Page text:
The overall objective of this project is the sustainable conservation of plant genetic resources in agricultural and natural ecosystems, and the reversal in the trend of their genetic erosion.

The project specifically focuses on a number of local landraces and varieties of cultivated plants and indigenous wild species which are under a high threat and at risk of disappearance. Furthermore, such plants, being of traditional, agricultural and cultural importance, need to be conserved because they form a part of our national identity. Moreover, the project will contribute to effectively enhance communication, education and public awareness on the valuable genetic resources of the Maltese Islands and their sustainable use.

Inherently, this project also complements Malta’s international obligations in promoting the EU Biodiversity Strategy and achieving the Aichi Biodiversity Targets by the year 2020.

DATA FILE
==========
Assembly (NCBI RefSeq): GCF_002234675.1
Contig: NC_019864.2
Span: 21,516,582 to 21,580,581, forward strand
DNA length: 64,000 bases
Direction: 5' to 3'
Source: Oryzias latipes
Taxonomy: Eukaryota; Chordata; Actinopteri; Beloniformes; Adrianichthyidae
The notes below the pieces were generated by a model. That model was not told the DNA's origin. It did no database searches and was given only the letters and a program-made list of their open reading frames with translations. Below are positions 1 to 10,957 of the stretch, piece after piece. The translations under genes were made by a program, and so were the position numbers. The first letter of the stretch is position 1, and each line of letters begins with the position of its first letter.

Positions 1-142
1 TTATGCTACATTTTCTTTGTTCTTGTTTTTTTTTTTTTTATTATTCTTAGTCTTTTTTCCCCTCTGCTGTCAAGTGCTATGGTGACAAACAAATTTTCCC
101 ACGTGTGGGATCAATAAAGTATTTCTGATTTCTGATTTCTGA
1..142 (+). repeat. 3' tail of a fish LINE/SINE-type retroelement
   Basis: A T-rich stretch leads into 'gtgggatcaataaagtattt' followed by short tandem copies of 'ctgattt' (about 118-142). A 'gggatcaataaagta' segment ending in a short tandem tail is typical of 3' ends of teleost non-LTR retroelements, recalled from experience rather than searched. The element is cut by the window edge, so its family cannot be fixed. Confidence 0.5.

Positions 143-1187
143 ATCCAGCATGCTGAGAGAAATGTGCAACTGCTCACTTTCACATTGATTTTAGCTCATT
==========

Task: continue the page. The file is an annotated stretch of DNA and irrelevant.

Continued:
The four main components of the project are the following:

  1. The setting-up of a visitors’ centre, botanical garden and a seed-testing laboratory at the Plant Biotechnology Centre at Lija, together with the upgrading of the existing Diagnostic and Control laboratories;
  1. The study and sustainable conservation of wild plants of nature conservation value;
  1. The study and sustainable conservation of cultivated agricultural crops and their wild relative species; and
  1. The study and sustainable conservation of local varieties of fruit trees, with an emphasis on citrus trees.

The project was implemented by the Plant Health Directorate under the auspices of the Ministry for Sustainable Development, the Environment and Climate Change, with the collaboration of Nature Trust Malta between January 2013 and September 2015.

With a budget of €2.6 million, the project was co-financed by the European Agricultural Fund for Rural Development (EAFRD) under Measure 214, Sub-Measure 10 – Support for the Conservation of Genetic Resources in Agriculture.